Tuesday, January 17, 2023

High Court reporters

A High Court judge has said he will not grant Enoch Burke an injunction halting disciplinary proceedings against him unless the teacher agrees to comply with a previous court order to stay away from a Co Westmeath school.

Mr Justice Conor Dignam said the teacher had raised strong grounds that would allow the court to make orders preventing Wilson’s Hospital School from proceeding with a disciplinary meeting due to take place at a Mullingar Hotel this week.

Due to the teacher’s ongoing refusal to comply with a court order requiring Mr Burke to stay away from the school until the proceedings have been determined, the judge said the balance of justice was tipped in favour of refusing to grant the injunction.

However, the court said it would be prepared to grant the injunction, which would remain in place until the full hearing of the dispute between the school and Mr Burke has been determined, if the Co Mayo teacher was prepared to comply with an order granted last September directing him to stay away from the school while he is suspended on pay.

If Mr Burke does not agree to comply with the order not to attempt to teach or attend at the school, then the injunction will not be granted the court indicated.

Mr Burke has sought an order preventing the school from continuing with a disciplinary process into allegations of gross misconduct that could result in his dismissal.

He claims that the process is fundamentally flawed and in breach of fair procedures.

Transgenderism

The disciplinary hearing stems from Mr Burke’s alleged behaviour towards the former School Principal Niamh McShane at a school function last June when the teacher is alleged to have openly and publicly voiced his opposition to transgenderism.

He claims his suspension relates to his opposition to the school’s direction to refer to a student at the school, who wishes to transition, by “a different name” or a “they.” rather than a he.

Mr Burke denies any wrongdoing and has argued that his suspension, and the subsequent court orders, including one which saw him jailed for over 100 days for contempt against him, amount to a manifest breach of his constitutional right to religious freedom.

The school denies Mr Burke’s claims and had opposed his injunction application.

Giving the court’s decision Mr Justice Dignam accepted that Mr Burke had made out a strong case that his challenge against the school decision to bring disciplinary proceedings against him would succeed at the full trial of the action.

In his decision Mr Justice Dignam also agreed with submissions by Rosemary Mallon Bl for the school, that Mr Burke had not come to court with “clean hands”.

Mr Burke, he said, had refused to comply with a court order obtained by the school, resulting in his incarceration for 108 days for being in contempt of court.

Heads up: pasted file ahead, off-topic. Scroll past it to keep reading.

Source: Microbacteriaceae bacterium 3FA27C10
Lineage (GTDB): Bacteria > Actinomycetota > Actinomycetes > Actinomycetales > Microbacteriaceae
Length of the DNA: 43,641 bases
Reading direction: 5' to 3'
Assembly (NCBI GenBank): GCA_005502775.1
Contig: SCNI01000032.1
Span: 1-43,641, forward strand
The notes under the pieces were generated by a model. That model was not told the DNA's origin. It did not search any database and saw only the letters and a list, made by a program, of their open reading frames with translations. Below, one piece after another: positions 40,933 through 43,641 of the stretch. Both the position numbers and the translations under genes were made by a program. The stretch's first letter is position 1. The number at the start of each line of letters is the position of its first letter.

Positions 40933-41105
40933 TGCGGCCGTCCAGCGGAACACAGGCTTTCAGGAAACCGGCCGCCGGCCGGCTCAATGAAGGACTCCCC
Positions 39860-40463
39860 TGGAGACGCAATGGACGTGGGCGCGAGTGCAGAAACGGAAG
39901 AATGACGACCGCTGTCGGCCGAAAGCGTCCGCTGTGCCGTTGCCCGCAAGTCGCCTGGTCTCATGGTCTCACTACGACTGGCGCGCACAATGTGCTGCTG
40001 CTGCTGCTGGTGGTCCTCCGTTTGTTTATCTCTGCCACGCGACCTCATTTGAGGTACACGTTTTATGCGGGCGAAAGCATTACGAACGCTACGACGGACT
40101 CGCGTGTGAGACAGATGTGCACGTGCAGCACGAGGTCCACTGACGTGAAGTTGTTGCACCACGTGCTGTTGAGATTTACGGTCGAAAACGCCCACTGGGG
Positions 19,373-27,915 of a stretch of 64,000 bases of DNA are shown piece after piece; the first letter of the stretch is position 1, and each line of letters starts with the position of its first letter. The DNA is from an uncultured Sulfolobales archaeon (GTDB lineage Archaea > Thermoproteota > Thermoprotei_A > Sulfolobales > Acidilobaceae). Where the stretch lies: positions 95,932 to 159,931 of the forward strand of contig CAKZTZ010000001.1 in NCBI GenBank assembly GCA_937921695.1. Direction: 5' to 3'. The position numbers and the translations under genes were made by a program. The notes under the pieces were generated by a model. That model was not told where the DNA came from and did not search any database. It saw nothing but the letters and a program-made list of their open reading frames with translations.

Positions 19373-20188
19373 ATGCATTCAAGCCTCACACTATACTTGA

The order was sought after he refused to abide with the terms of his paid suspension and stay away from the school.

He was released from prison before Christmas but had again breached the order by attending at the school after the holidays concluded on January 5th last.

The court said that “it would not be a proper exercise of the court’s discretion to grant the injunction halting the disciplinary process if the defendant persists in his stated intention.

‘Focus on the future’

Rather than dismiss the application, the judge said he was going to “focus on the future” and was giving Mr Burke an opportunity to consider the court’s decision and listed the matter before him on Wednesday morning.

The judge did not accept other arguments by the school including that the injunction should not be granted because Mr Burke’s application was premature.

The judge also noted Mr Burke’s claim that the Chairman of the School’s board Mr John Rogers had said in a sworn statement to the court that the report compiled by McShane concerning allegations against Mr Burke was put before, but not discussed by the board at its meeting on August 15th.

Mr Burke had said that this contradicts minutes of a meeting attended by Mr Burke some days later, where Mr Rogers is alleged to have said that the contents of the report were discussed by the board.

Mr Burke claims that this amounts to “a lie” and says any discussion of the report by the board when he was not present amounted to breach of his rights to fair procedures.

Mr Justice Dignam said that while there was a contradiction, this was something that could not be resolved at this stage of the dispute, and was a matter for the full hearing of the dispute.

The matter will return before the court on Wednesday.

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